Out of Focus
On the night of Saturday, Nov. 27, to Sunday, Nov. 28, 2011, a bronze statue on Apple Street was robbed. That morning, local residents found only a pair of feet on the pedestal. The figure of the juggling clown had been brutally sawed off. This Clown by sculptor Peter van der Meer had only been standing in the median near the stores for a few months. In a short time, two bronze sculptures by this artist were stolen. Presumably the thieves were after the bronze.
If a sculpture owned by the municipality is stolen, the caretaker reports the theft to the police. Unfortunately, it is often the case that neither the artwork nor the perpetrators are found. Therefore, a call to everyone to keep an eye on the works of art in the neighborhood and alert the police in case of danger. Perhaps together we will succeed in further preventing theft. In the meantime, the municipality has taken appropriate measures to prevent theft of all vulnerable sculptures.
1985 en 2011
Appelstraat, Den Haag
52.066337703253, 4.2531478166717 View on map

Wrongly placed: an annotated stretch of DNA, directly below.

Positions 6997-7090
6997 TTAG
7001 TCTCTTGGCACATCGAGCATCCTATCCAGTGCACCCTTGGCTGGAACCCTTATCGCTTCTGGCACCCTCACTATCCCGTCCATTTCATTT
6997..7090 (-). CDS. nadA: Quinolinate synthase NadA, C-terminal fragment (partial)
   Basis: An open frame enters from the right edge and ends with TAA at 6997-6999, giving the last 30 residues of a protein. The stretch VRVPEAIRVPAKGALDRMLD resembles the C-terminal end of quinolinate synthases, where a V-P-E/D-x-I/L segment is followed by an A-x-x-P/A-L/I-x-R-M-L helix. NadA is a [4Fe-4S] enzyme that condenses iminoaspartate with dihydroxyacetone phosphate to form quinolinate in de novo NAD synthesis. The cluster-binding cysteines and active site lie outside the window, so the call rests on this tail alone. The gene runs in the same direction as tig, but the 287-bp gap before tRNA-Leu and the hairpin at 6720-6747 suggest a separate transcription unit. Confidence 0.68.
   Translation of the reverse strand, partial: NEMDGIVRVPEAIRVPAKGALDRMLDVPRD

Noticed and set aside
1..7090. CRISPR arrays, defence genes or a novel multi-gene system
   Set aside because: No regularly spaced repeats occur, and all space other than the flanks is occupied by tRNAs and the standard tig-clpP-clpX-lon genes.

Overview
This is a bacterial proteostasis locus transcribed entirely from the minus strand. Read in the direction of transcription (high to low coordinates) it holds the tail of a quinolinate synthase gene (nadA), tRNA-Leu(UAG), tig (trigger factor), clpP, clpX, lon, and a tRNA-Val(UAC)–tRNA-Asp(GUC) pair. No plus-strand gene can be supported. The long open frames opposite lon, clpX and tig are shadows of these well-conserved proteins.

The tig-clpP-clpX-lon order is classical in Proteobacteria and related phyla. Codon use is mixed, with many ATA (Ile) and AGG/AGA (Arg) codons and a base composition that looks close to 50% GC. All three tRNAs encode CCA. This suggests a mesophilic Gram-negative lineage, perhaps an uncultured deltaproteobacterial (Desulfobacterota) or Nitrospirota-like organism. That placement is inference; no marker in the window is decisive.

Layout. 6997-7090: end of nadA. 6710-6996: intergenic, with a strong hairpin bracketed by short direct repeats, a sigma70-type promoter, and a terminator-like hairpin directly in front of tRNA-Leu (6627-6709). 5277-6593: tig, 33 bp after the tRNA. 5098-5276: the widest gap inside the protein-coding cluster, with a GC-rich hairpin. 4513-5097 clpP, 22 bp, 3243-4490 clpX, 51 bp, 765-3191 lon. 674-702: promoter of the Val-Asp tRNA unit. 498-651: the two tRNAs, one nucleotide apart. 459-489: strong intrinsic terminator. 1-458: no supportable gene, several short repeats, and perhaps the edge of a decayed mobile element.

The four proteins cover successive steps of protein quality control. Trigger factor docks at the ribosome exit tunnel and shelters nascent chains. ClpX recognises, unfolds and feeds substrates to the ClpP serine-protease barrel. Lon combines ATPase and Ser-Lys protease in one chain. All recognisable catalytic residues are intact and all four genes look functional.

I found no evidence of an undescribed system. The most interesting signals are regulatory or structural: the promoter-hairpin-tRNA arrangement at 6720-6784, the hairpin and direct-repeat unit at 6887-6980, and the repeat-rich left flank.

Effortlessly he keeps three balls in the air at once. This cheerful clown is not only in for a joke, he can juggle as well. Sculptor Peter van der Meer is the creator of this sculpture. Characteristic is the rather rough surface of the sculpture and the dynamic pose of the figure itself. The theme is also typical of Van der Meer: light-hearted everyday and cheerful scenes such as "Girl on Skippyball," or "Mother and Child.
Like Van der Meer's sculpture "Mother and Child," this clown was probably made under the so-called Visual Artists Regulation (BKR). In exchange for work or services, artists received financial support from the government. This scheme was in effect from 1956 to 1987. Sculptors could deliver a sculpture once a year through the BKR. In The Hague, such sculptures were regularly given a place in public spaces. In the 1980s the sculpture was placed on the Zwaardvegersgaarde. In 2011 it moved to the Appelstraat where it was given a new place on the grass opposite the stores.
The rough surface betrays the way Van der Meer made his sculptures. He built them from slabs of clay or wax. He then had the result cast in bronze. Van der Meer received his training at the Royal Academy of Art in The Hague. There his teachers included Dirk Bus. He then went to Italy to study marble working at the art academy of the famous marble city of Carrara. Despite this training in marble working, we know this sculptor mainly for his bronze sculptures for public spaces.